Western Watch — Chapter 23

“Fire!” Bhenny ducks as a collection of flaming branches spins through the window and hits the floor, throwing up sparks.  He tries to stomp it out, sending flecks of glowing wood skittering across the room.

            Narrius kicks a small cask of gunpowder away from the embers. “Don’t step on it!  You’ll spread it all over the place, you damn fool.” 

           “What am I supposed to use?” Bhenny coughs on the harsh grey smoke drifting through the air as he bangs his boot on the flames.

           “This,” Prett tosses him a small flour sack and then knocks another arrow.

           Inside the bakery the air is a gauzy sulphurous haze.  Merreth’s eyes water as she fights the choking cough burning up through her throat.  She hefts her sword, now slick with blood, and waits for the next clan attack.   

           An arm snakes through the window holding another torch. 

“Get that,” shouts Droellen, the guttering bundle falling at his feet.  He kicks it aside and takes the arm off at the elbow with a single blow. 

            “Did you have to stop here?” Prett asks Merreth. He ducks under the window, grabs the torch, and pitches it outside.  “Not that we’re ungrateful, you understand.”

            “I didn’t have time to be choosy.” Merreth tears her gaze from the severed limb to Bhenny plucking a dagger from his belt and slitting open the flour sack.  Something tugs at her.  Something she’s seen when she visited a flour mill with her mother … “No!”  With the flat of her sword she knocks the sack out of Bhenny’s hands.

            “What’d you do that for?”  Bhenny takes a step backwards, wary eyes locked on her blade.

            “Dangerous,” Merreth drops her sword point.  “Just use your foot. Gently. Don’t spread the embers around.”

            Kasspar pokes his head through the trap door in the roof.   “Hey Droellen!  I think we’d better leave.  There’s an awful lot of pony boys out here. And they’re tryin’ to fire the roof.”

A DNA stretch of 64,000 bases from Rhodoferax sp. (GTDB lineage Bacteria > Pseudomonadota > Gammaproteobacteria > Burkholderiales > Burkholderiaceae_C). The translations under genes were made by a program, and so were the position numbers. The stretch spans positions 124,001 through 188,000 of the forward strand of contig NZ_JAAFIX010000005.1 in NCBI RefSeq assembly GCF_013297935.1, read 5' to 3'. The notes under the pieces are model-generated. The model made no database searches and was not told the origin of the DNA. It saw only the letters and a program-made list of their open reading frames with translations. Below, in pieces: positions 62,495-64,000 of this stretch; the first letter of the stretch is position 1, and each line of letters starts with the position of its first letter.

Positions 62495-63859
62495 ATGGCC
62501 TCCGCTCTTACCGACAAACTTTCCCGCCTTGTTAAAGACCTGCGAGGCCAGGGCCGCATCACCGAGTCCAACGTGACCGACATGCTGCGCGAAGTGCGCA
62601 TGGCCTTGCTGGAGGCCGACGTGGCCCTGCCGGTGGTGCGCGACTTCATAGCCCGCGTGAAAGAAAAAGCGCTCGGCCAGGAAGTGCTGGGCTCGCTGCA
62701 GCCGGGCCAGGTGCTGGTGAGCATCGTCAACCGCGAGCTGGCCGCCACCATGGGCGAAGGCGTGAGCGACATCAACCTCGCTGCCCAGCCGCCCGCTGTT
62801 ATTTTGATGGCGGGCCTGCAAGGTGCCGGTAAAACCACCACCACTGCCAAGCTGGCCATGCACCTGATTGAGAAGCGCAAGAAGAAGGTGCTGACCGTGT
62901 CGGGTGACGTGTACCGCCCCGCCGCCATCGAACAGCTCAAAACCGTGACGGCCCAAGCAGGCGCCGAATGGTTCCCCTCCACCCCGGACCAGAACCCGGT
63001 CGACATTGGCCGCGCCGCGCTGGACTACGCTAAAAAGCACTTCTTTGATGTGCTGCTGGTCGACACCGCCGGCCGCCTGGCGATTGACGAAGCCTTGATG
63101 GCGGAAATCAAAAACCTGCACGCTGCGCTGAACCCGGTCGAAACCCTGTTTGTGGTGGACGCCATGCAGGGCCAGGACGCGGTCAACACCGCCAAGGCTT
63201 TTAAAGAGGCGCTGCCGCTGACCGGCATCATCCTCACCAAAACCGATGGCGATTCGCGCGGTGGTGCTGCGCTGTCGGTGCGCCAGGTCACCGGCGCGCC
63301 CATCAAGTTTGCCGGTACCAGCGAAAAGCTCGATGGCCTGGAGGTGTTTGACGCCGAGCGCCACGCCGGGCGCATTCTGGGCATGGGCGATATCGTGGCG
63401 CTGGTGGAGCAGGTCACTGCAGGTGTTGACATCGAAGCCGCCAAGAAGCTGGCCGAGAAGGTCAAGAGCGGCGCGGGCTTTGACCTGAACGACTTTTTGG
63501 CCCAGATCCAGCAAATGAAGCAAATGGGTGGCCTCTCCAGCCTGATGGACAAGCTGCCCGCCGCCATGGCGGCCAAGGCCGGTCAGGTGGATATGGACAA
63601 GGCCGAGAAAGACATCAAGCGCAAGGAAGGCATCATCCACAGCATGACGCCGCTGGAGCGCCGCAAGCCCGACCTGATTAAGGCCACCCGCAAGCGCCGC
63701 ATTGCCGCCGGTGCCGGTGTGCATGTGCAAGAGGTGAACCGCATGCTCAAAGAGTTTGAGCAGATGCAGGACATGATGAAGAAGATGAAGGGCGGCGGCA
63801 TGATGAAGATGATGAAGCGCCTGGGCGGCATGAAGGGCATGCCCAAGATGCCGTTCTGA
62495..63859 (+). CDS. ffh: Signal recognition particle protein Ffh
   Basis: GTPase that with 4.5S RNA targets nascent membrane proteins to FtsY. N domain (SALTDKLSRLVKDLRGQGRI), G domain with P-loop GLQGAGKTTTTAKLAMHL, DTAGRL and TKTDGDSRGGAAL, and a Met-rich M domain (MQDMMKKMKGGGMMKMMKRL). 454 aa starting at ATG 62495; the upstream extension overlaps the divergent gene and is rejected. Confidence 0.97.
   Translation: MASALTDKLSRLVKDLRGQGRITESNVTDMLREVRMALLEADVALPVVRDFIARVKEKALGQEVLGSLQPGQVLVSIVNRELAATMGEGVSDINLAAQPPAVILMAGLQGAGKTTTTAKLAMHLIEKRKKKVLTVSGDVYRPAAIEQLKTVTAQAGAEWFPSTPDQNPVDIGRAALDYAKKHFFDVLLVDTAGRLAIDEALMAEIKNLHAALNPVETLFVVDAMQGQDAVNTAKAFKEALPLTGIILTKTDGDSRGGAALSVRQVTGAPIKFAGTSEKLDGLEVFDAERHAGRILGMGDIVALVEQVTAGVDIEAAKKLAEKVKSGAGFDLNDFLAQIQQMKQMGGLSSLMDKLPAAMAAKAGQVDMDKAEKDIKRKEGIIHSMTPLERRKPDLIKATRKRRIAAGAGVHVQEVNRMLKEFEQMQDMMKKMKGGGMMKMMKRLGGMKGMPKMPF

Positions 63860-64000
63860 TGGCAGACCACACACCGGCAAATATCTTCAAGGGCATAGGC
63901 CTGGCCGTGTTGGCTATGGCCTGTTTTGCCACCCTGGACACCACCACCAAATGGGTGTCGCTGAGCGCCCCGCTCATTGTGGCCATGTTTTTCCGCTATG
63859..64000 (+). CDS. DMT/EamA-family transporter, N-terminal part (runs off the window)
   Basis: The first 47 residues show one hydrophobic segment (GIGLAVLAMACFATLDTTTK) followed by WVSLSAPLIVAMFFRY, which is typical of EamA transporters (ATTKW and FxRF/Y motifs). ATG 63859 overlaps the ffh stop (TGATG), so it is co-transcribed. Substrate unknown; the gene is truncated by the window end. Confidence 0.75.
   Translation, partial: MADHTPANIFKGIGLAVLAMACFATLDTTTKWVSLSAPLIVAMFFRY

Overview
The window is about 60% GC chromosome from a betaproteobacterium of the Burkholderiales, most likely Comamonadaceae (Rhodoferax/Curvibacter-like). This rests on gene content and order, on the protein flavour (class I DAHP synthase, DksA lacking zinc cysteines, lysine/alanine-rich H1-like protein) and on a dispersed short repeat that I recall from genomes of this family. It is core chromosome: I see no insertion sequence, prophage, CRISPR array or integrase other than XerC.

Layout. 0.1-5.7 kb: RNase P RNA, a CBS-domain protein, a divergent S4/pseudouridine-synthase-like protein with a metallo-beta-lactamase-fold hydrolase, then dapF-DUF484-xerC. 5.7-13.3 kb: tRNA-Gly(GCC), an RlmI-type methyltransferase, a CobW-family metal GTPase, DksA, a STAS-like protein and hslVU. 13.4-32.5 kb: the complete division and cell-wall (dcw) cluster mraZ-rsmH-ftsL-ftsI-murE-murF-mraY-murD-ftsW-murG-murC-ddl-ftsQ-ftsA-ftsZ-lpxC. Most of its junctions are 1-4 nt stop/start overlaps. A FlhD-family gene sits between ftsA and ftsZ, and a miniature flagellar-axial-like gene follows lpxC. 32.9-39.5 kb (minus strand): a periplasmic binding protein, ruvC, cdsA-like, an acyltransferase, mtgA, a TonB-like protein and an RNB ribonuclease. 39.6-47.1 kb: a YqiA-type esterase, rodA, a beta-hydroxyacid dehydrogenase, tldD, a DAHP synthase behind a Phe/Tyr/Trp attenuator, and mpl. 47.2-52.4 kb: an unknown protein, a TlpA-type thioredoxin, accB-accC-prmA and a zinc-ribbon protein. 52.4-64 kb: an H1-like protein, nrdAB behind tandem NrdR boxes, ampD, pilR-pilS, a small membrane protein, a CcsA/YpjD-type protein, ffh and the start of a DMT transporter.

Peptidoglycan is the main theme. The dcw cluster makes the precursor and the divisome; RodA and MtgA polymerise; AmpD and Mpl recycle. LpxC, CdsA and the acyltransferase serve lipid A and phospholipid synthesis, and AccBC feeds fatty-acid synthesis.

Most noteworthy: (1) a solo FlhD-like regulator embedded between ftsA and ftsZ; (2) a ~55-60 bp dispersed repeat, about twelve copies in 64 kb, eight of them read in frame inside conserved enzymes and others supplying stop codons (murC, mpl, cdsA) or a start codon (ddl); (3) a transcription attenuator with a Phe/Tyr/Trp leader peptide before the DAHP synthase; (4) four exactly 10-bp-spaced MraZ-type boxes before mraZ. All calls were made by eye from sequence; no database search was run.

“Only way is out back,” says Merreth.  “Bhenny, anyone in the street behind us?”

            A trio of flaming arrows streak through the window and hammer into the back wall one after the other.

            “That’s new.”  Narrius picks up a baker’s apron and smothers the flames.  “Pretty soon they’re gonna figure out that if they keep doing that it, we can’t fight back.”

            Bhenny peers out through the back door. “No smoke, no clan.  Street’s clear …”. An arrow thuds into the door just above his head. 

            He slams the door and backs away.  “They’re shooting at us!”

            Narrius goes pale. “If they’re out back, we’re fucked.”

            “Not the clan,” says Bhenny. “Arrow came from the house across the street.”

            “Then why …” Narrius glares at Bhenny. “Aw shit!  Is there anyone in camp you haven’t stolen from, Bhenny?”

             “I don’t steal.  I merely borrow things that aren’t being used.”

            “They’re putting shafts in our way out because your borrowing,” snaps Merreth. She pushes Bhenny aside and yanks the door open.

            There’s a high-side wagon hard by the door.  Across the packed earth street is a small wooden cottage, one in a ragged row stretching north along the treeline, paralleling the river.  In the other direction the road ends in a shamble of brush and trees.  A clan body lies tangled in the bushes.  Merreth frowns.  Only a matter of time before they try again to get around the south side of the bakery.

            The cottage door opens and a head sticks out.

            Merreth waves her sword.  “Would you please stop shooting at us?” she yells.

            “Hey!  It’s the Skin!  Tell Bhenny we want our shit back. Gotta a score to settle with the thievin’ bastard!”

            “You really think now’s the best time?  Isn’t killing the clan a little more important right now?”

            The man nods his head.  “’Course it is!  Just want to remind’im we’ll come lookin’ for ’im after this is all over.”  He points over Merreth’s head.  “You know yer roof’s got smoke comin’ off it?  I’d leave soon, Skin, if I were you.  Best bet be down the street.  Ponyboys are tryin’ to sneak through the bush.  We can keep them off yer arse, but not for long.  Gotta get outta here ourselves in a bit.”

            As he speaks several arrows fly out the cottage window and topple a pair of warriors crouching in the brush. 

            Dear Goddess, Merreth thinks. I didn’t even see them.   She steps back into the bakery and closes the door.